In contrast, the helix-waveguide coupling embodiment illustrated in FIG. 1A electromagnetically and mechanically couples the helix ends 32, 34 to the waveguide walls 42, 44. This arrangement enables higher average-power operation because access is gained, via the waveguide walls, for coolant flow through the helix interior 51. The mechanical coupling to the waveguide wall provides the required support for the helix 22. A vacuum window 54 is formed of a suitable material, e.g., pyrex, and positioned across each waveguide 36, 38 to maintain the desired pressure of the gas 26. However, the windows 54 are spaced away from the helix ends 32, 34 to reduce the arcing potential. Thus, materials and structures are removed from or spaced away from the helix ends 32, 34 to facilitate higher peak-power operation.
Directing attention now to a more detailed description, FIG. 2 is a view of the structure within the curved line 2 of FIG. 1A and FIG. 3 is a view along the plane 3--3 of FIG. 2. In accordance with a feature of the invention, the helix end 32 is passed through an aperture 56 in the wall of the waveguide 24 and electrically terminated in an orthogonal relationship with the waveguide wall 42 (see FIG. 2) where it is electrically terminated, e.g., brazed to the wall. The same structure is repeated at the helix end 34.
The helix ends 32, 34, joined to the center of their respective waveguide broad walls, thus function as waveguide antennas to convert energy between the TEM mode associated with the helix and the TE10 mode of the input and output waveguides 36, 38. As shown in FIGS. 2 and 3, the end 32 of the hollow helix 22 is mechanically led through the side wall 42 and terminated outside the waveguide 36 in a liquid coupling port 48 which communicates with the helix interior (51 in FIG. 1B). The helix-waveguide coupling structure of FIGS. 2, 3 is repeated at the output waveguide (38 in FIG. 1A), allowing an appropriate cooling system to be operatively connected to the ports 48, 50. The liquid flows through the helix 22 and removes heat generated therein during high-power amplifier operation.
The impedances of the waveguides 36, 38 are preferably matched to that of the circular waveguide 24 in a manner well known in the art, e.g., by stepping from a reduced-height, low-impedance waveguide segment 62 to a standard-height, high-impedance waveguide segment 64 as shown in FIG. 2 (a sectional view of the waveguide segment 62 is seen in FIG. The vacuum window 54 may be carried by the reduced-height segment 62. As indicated by the arrow 65 in FIG. 3, the waveguide 36 may be arranged in other angular relationships about its longitudinal axis 66 (see FIG. 2) to facilitate specific amplifier installations.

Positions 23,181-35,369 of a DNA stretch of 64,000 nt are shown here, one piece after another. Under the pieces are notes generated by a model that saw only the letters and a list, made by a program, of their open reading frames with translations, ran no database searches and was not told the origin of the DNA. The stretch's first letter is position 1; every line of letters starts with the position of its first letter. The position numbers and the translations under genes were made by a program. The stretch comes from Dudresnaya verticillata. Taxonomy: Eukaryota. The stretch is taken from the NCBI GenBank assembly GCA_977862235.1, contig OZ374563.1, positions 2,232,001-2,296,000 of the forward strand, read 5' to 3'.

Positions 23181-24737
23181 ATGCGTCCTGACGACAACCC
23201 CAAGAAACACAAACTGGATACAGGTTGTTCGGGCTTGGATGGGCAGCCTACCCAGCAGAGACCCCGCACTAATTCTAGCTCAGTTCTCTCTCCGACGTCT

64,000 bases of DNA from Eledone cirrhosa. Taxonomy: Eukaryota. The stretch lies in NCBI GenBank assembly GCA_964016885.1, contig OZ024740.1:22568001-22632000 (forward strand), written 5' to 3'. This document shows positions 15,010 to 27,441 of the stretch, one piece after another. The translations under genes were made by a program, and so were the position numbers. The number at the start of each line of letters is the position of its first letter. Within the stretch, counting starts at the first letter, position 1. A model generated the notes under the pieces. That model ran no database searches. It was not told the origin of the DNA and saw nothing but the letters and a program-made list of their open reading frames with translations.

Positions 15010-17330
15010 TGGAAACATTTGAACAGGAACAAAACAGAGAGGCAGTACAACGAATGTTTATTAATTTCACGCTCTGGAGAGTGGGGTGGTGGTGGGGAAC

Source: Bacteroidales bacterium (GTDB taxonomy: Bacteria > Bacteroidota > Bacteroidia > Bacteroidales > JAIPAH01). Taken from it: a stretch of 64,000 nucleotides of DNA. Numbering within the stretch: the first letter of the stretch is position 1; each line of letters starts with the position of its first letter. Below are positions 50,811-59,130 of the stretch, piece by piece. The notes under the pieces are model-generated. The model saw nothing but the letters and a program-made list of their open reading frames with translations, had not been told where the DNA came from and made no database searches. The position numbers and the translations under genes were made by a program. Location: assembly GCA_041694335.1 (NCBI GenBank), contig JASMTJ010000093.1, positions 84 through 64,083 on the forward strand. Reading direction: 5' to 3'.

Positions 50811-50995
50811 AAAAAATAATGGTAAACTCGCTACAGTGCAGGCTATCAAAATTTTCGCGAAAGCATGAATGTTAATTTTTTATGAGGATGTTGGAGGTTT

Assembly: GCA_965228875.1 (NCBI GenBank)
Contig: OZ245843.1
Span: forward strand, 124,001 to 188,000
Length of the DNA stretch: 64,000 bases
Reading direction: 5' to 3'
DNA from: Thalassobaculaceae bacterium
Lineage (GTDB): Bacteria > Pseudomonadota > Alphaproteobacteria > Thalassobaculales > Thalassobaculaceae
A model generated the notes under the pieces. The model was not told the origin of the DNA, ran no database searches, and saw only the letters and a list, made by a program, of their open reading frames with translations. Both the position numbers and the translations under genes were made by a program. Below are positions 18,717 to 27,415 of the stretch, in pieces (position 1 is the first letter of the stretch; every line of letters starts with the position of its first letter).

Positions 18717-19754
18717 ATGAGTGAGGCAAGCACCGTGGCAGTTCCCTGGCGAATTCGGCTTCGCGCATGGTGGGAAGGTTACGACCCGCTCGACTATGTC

In the coupling embodiment of FIGS. 2, 3, the longitudinal axis 66 (see FIG. 2) of the rectangular waveguide 36 is oriented orthogonal to the longitudinal axis 68 of the helix 22. Another preferred helix-waveguide coupling structure embodiment is shown in FIG. 4, which is a view similar to FIG. 2, and in FIG. 5 which is a view along the plane 5--5 of FIG. 4. As in the embodiment of FIGS. 2 and 3, the helix 22 is coaxially arranged within the cylindrical waveguide 24. In this embodiment, the axis 70 (see FIG. 5) of a rectangular waveguide 72 is oriented so that it and the longitudinal axis 68 (see FIG. 4) of the helix 22 lie in parallel planes. The end 32 of the helix 22 is passed through the aperture 56 in the wall of the waveguide 24. The helix end 32 is electrically terminated in the waveguide's broad wall 73 (see FIG. 4) and is mechanically led through the wall 73 and mechanically terminated outside the waveguide 72 in the liquid coupling port 48.
As in the coupling embodiment of FIGS. 2, 3, the waveguide 72 can be rotated about the helix end 32 as required for a particular system arrangement, e.g., the waveguide 72 can be rotated to place its longitudinal axis 70 parallel with the helix axis 68. As also described above, the waveguide 72 can be stepped between a high-impedance segment 76 and a low-impedance segment 74 as required to best match the waveguide 24 impedance as seen in FIG. 5.
The teachings of the present invention can be extended to microwave oscillators. For example, the amplifier 20 can be converted into a backward wave oscillator (BWO) by presenting a matched load to the helix end 34 as shown in the exemplary structure of FIG. 6. This figure is similar to FIG. 5 and shows a waveguide 80 coupled to the circular waveguide 24. As in the embodiment of FIGS. 4 and 5, the helix 22 is coaxially arranged within the cylindrical waveguide 24. The end 34 of the helix 22 is electrically terminated in the waveguide's broad wall 81 and is mechanically led through the wall 81 and mechanically terminated outside the waveguide 80 in the liquid coupling port 50.